A former movie theater has a lead role in helping revive a struggling stretch of Bailey Avenue on the East Side.

On Friday, State Sen. Timothy Kennedy announced the Uptown Theater, 3165 Bailey Ave., is being awarded a $150,000 state grant that could allow it to reopen in early 2015. Theater productions, occasional movies and concerts, and other community and educational events are planned.

“There is no venue like this here in the area – period – no place for families or kids to go without having to go outside the area,” said owner Ibrahim Cisse, an immigrant who came from the Ivory Coast to the United States about 20 years ago and lives in the neighborhood.

“I see a good economic opportunity, and at the same time the potential of what this theater, if it is done right, can bring to this community.”

Cisse purchased the theater in February 2010 for $135,000, and has spent more than $85,000 to put on a new roof and make other repairs. He will provide the remaining $35,000 to cover the work’s estimated cost.

The grant will go toward installing new heating and cooling systems, insulation, energy-efficient doors and upgraded plumbing.

It also will be used for interior painting, repairing and refinishing the stage floor, floor coverings, stage curtains, refurbishing the marble lobby, ornate plaster repairs and fire and safety updates.

Cisse plans to remove half of the theater’s 630 seats in order to open the back half of the auditorium for non-sitdown events, setting up movable seats when necessary.

Dressing rooms and a bathroom are planned behind the stage, Cisse said, and eventually the seats will be reupholstered. The screen, projectors, sound equipment and stage lighting are in working order, he said.

Some of the interior work was done by University at Buffalo students, working with the University Heights Tool Library.

The theater, which is next door to Buffalo Promise Children’s Academy, began in 1926 as the Varsity Theatre. Cisse said he may return the theater to its original name, and plans to have a mural painted on the north wall celebrating the Varsity’s early years.

Cisse said he thought Westminster Charter School, Highgate Heights School 80, Bennett High School, UB and Gloria J. Parks Community Center all could potentially use the theater.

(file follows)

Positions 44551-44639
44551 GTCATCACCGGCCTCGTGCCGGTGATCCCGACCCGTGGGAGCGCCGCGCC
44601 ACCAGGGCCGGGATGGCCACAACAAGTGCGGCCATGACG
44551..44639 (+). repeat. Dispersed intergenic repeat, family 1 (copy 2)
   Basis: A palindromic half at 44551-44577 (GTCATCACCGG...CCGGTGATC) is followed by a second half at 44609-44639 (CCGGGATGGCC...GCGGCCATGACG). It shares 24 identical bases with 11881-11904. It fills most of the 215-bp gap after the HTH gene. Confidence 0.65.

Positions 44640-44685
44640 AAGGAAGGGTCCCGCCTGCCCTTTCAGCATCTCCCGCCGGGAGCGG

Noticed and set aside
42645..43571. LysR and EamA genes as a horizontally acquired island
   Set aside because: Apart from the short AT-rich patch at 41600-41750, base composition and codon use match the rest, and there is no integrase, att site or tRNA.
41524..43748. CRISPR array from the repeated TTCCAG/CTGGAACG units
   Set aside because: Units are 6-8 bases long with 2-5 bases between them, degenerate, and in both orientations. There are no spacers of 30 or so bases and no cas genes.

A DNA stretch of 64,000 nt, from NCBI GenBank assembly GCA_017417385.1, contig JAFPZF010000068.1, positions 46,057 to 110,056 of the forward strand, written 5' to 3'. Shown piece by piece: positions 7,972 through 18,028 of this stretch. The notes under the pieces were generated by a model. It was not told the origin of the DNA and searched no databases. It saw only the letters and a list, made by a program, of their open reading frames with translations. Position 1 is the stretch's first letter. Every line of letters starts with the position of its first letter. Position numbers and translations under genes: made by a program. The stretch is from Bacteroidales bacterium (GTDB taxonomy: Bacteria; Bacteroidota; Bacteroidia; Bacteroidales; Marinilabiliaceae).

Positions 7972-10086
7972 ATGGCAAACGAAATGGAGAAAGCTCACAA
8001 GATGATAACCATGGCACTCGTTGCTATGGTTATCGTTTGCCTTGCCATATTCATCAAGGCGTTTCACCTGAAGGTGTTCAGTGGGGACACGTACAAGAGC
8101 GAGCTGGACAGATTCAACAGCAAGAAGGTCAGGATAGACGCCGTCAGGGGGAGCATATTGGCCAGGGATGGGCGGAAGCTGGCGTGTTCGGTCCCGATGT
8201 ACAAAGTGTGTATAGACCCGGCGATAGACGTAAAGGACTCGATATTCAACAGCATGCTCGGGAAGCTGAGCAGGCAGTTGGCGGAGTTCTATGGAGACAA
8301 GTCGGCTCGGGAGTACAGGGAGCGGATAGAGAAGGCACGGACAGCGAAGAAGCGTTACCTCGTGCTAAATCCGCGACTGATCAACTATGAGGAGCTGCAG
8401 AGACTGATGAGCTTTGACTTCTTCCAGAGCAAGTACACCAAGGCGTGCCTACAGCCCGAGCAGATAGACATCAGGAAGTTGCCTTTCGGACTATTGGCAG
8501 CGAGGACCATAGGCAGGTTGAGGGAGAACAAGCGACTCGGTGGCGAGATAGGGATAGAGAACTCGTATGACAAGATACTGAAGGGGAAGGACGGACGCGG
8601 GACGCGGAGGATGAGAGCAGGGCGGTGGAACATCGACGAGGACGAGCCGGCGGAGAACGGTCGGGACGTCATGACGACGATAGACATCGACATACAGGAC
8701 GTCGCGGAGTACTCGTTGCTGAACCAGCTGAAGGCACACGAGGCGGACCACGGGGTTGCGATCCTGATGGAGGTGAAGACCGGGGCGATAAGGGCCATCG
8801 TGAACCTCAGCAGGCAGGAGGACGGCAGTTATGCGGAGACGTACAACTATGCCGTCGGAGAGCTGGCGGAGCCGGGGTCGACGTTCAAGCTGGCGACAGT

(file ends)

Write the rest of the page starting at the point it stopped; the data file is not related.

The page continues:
Kennedy lobbied state officials to provide the funding awarded through the Western New York Regional Economic Development Council. He said a historic theater will now be preserved while giving a boost to the Buffalo Promise Neighborhood and Bailey Avenue business district.

“Buffalo’s Uptown Theater is an important and historic landmark on Bailey Avenue, and this funding from New York State will bring new life to this remarkable theater. Investing in the theater’s rehabilitation will open new opportunities to improve the lives of children and youth in the community, and help preserve this theater for generations to come,” Kennedy said.

Assemblywoman Crystal Peoples-Stokes praised Cisse’s vision in bringing the theater back to life, and his willingness to invest in a risky project with the potential for great public benefit.

“Every great idea starts with one person, and I can’t tell you how honored I am to know this guy. It’s an awesome thing ... Someone has to be the pioneer,” Peoples-Stokes said. The successful grant application was written by the University District Community Development Association.

“The theater is really an anchor on Bailey Avenue. It’s a great cultural resource that needs to be brought back,” Roseann Scibilia, the group’s executive director, said.

The theater building now has five offices rented out in spaces Cisse renovated, plus an IT business he operates. He expects to open a Subway franchise in the building later this summer.

The theater’s revival, Cisse said, will provide the perfect ending.

“Slowly and surely, we’re going to get there,” he said.